Two million people with lung conditions have experienced improved symptoms as a result of reduced air pollution during lockdown, says British Lung Foundation (BLF)
There are currently 12 million people in the UK living with diagnosed lung conditions such as asthma and lung disease.
During lockdown air pollution, which has a well-known link to such conditions, has fallen significantly, with around a 40% decrease in NO2 levels.
A survey conducted by the charity on 14,000 people has revealed that 1 in 6 people with lung conditions have noticed improved symptoms during the lockdown.
The charity also revealed that this figure was higher amongst children, 1 in 5 parents of a child with a lung condition have noticed an improvement to their child’s symptoms, and 83% of parents have said they think air pollution should be a priority for the government.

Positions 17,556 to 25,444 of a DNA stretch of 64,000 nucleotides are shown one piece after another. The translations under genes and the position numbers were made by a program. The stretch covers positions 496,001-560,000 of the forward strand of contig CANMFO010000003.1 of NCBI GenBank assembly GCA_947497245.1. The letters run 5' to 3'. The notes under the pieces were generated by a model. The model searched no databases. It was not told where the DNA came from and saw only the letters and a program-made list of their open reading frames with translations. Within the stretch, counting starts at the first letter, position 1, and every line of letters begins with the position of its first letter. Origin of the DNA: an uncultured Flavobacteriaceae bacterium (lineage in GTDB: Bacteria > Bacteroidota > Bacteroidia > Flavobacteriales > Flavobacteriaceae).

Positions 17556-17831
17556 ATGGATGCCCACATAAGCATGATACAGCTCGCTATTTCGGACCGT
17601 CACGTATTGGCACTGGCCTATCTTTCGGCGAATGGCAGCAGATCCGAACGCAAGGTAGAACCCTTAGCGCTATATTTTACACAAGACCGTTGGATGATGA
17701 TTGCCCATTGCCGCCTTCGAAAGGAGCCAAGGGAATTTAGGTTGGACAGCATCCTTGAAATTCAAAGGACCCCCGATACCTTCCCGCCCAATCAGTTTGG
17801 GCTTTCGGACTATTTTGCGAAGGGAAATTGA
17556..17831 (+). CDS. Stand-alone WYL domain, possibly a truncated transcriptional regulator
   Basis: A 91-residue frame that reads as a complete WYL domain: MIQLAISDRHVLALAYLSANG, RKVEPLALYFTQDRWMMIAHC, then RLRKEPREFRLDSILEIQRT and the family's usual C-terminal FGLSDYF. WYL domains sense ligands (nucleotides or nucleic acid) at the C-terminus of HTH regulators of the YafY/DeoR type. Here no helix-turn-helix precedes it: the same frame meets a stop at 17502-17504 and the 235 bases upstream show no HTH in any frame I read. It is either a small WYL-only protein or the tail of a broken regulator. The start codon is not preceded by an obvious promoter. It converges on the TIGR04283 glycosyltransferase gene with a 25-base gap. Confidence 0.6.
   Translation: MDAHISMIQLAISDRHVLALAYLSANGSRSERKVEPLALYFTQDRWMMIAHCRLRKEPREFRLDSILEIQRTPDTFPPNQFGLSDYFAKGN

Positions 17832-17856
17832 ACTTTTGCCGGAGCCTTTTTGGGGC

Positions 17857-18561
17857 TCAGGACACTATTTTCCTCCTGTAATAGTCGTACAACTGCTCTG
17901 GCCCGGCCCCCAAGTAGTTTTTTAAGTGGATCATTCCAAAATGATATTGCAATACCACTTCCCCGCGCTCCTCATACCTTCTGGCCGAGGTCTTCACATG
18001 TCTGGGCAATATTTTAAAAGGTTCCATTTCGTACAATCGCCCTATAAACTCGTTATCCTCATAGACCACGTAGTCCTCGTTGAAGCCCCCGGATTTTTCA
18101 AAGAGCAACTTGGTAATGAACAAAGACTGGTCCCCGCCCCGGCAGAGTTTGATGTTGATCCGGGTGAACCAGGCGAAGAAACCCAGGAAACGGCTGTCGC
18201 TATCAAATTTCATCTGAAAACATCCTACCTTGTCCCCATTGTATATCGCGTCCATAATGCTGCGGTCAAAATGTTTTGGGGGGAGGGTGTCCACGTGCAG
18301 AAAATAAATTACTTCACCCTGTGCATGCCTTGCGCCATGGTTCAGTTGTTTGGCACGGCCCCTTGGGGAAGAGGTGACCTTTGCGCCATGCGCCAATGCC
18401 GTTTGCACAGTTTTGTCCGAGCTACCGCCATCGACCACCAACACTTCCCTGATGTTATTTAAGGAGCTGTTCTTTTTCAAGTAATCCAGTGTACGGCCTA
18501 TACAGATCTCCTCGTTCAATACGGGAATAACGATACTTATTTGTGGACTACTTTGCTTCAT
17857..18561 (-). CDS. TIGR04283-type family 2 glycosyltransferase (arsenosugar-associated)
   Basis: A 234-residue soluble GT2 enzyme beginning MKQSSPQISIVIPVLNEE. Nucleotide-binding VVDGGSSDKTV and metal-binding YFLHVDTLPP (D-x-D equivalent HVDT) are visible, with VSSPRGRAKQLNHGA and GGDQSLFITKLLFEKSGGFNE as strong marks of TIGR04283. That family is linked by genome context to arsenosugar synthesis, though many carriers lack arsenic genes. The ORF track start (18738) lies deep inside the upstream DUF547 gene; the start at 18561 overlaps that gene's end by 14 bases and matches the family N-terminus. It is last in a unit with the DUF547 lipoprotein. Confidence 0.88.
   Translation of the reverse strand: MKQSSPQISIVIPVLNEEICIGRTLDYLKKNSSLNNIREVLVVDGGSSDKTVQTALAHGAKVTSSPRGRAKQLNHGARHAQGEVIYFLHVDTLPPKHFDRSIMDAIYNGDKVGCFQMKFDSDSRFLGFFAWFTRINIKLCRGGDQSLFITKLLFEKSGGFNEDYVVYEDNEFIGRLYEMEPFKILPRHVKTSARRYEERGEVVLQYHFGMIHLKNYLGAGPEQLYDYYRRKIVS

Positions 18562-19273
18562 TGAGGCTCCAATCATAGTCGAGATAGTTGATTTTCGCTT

The British Lung Foundation and The Taskforce for Lung Health are calling on the government for a long-term commitment to reduce air pollution by adopting the World Health Organisation’s (WHO) guidelines on air pollution by 2030.
Zak Bond, policy and public affairs officer at the British Lung Foundation, said: ‘Air pollution can increase your likelihood of getting a lung condition and cause lasting damage to children’s growing lungs.
‘Now, more than ever before, we have all become aware of how important it is to look after our lungs, and the government has a duty to ensure that as the country recovers from covid-19, we can continue to keep air pollution levels down, and keep pushing them lower, with the rapid introduction of Clean Air Zones, support for public and active transport, and tougher air quality laws.
‘We want to see the government commit to reaching the WHO’s guidelines for fine particulate matter by 2030 at the latest.
‘For those most vulnerable to the effects of air pollution, such as people with existing respiratory conditions, or those recovering from covid-19, clean air is crucial for living well now, and in the future.’
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